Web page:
Nevertheless, some make the argument that the hospitals to receive the public money provide a public service beyond that of most private hospitals. These Children's Hospitals see more than one million kids a year, the majority of which are on Medi-Cal. As the LA Times opines, "It's lamentable that children's hospitals have to keep coming back to voters for help with their capital expenses, but it's a direct consequence of the state's low Medi-Cal reimbursement rates." The op-ed continues, "At the same time, the state has imposed more stringent seismic retrofitting standards that the hospitals must meet by 2030, and to do that, almost 30% of their inpatient capacity needs to be upgraded."

Our population in CA is growing, and our ability to serve that population is critically important. If this measure will add capacity in a way that is, at least, transparent, it's probably worth supporting. And, yes, there were two other Children's Hospitals propositions passed in 2004 and 2008, but all of those funds have been committed as of this year. It appears that the money went where it was supposed to go, so we have reason to hope that this measure will do the same.

Your Political Friend is voting YES.

Wednesday, October 03, 2018


Your property taxes are based on the price at which you purchased your home, and that tax rate can only be raised by up to 2% per year. With the massive home price inflation we've seen over the past twenty years, many people who sell their home experience a sharp increase in their property taxes when they purchase their next home. The state gives exceptions to people over 55 and disabled people, allowing them to retain the taxable value of their former home, so long as they buy another home of equal or lesser value. The homeowner may use this exception only once in their lifetime.

Prop 5 would expand the program to allow the exception when homeowners buy a more expensive home, and it would reduce the property taxes when they buy a less expensive home. It would also remove the limit on the number of times a homeowner can transfer their taxable value.

One cannot discuss property taxes in California without going back to 1978's Prop 13, an initiative that severely limited the state's property tax revenues. Among the many consequences of the measure is a strong disincentive homeowners have to sell their property due to this increase in taxes upon moving.

So who has a strong interest in getting people to sell their homes? Maybe the CA Association of Realtors, who dumped more than $10 Million into this initiative?

Besides them, who is this bill really helping? Most seniors who sell their homes are downsizing, not trading up. After taking advantage of their appreciated home value, if they want to get an even more expensive home, they're probably doing so because they can afford it. Should taxpayers be subsidizing their lifestyle? And how many times does a senior need to move while retaining the exemption? Twice might be more fair, but this law would make it unlimited.

Our property tax system in California has some serious problems, but this "fix" will favor the wealthy while driving county revenues, and public services, further downward.

Your Political Friend is voting NO.

Tuesday, October 02, 2018


In 2017 the state senate increased funding for transportation projects through various fuel and vehicle taxes. Specifically, the base gasoline tax was raised from 18 cents per gallon to 30 cents. In addition a new "Transportation Improvement Fee" of $25 to $175 was imposed. Altogether, the legislation will raise between $4 and 5 Billion per year, all of which must be spent on transportation projects.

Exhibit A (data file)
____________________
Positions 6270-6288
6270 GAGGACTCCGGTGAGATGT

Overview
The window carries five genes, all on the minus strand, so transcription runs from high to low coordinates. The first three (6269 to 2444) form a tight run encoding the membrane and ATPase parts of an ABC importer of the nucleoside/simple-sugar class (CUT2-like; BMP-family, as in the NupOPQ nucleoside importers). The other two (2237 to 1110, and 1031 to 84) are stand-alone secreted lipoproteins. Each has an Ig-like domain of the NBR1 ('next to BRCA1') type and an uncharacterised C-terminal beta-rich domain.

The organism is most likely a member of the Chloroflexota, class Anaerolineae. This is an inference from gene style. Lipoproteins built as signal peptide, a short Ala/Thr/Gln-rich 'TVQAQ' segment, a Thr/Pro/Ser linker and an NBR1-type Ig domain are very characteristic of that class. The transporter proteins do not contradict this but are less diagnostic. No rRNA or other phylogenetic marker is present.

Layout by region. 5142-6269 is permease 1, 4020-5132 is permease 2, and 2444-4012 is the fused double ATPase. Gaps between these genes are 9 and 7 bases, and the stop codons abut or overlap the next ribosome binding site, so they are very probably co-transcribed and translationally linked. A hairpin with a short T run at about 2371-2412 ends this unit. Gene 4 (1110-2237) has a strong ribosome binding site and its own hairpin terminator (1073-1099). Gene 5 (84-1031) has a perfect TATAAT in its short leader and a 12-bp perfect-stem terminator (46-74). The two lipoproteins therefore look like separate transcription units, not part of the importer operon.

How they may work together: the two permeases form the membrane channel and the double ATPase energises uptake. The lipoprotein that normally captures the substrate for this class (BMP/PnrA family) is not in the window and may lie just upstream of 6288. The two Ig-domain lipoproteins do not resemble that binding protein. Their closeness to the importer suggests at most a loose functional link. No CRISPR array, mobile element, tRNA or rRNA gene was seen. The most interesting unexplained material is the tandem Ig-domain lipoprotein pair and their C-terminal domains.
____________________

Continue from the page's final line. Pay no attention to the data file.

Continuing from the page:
This set the hair on fire at Harold Jarvis Taxpayers Assoc., who wrote Prop 6 to immediately cancel the new transportation funding. But Prop 6 goes further. If passed, it will amend the State Constitution to require the Legislature to get voter approval for any new gas and vehicle taxes.

Should cars be a protected class in our constitution? Prop 6 supporters apparently think so. Who, then, should pay for our aging roads?

Try to think of the Gasoline and Vehicle taxes as User Fees. They are paid by the people who use our highways and roads, so that we may improve our highways and roads. Yes, some of the money goes towards transit, but that's something every driver should support. As the Onion headline once read, "98 Percent of U.S. Commuters Favor Public Transportation For Others".

Your Political Friend is voting NO, NO, NO.

Monday, October 01, 2018


According to its title, Prop 7 "Conforms California Daylight Savings Time To Federal Law." This implies that, since 1949, when voters approved the initiative establishing Daylight Saving Time (DST) in California, something about it was not in keeping with federal regulations. If that's the case, then Prop 7 is a welcome fix.

This measure would also allow the legislature, with a two-thirds vote, to adopt year-round DST, if federal law is changed to allow it. Will federal law be changed to allow it? In 2016, the CA State Legislature asked the President and Congress to pass an act allowing California to do just that. Not sure where that stands, but we might as well be ready for it.

Your Political Friend is voting YES.

Sunday, September 30, 2018


There are nearly 600 Chronic Dialysis Clinics (CDCs) in California. These facilities make roughly $3 Billion annually from patients on Medicare, Medi-Cal, and private insurance. The rates charged to private insurers is typically multiple times what government programs pay for dialysis.

Prop 8 would set a revenue cap for CDCs, above which the clinics would be required to give the money, with interest, back to private payers. That cap would be set at 115% of "direct patient care services costs". CDC owners would have to submit annual reports to the state, outlining their costs and whether their revenue exceeds those costs.

And this is where the measure kind of breaks down. The Legislative Analyst, in the summary, admits, "CDC owner/operators would likely respond to the measure by adjusting their operations in ways that limit... the effect of the rebate requirement". The easiest way they could do this is by increasing wages for non-managerial staff. You see, the more money they spend on employees providing direct care, the more revenue the clinic makes under that 115% cap.

Maybe this is why Prop 8 was put on the ballot by Healthcare Workers Unions? It's opposed, not surprisingly by CDCs.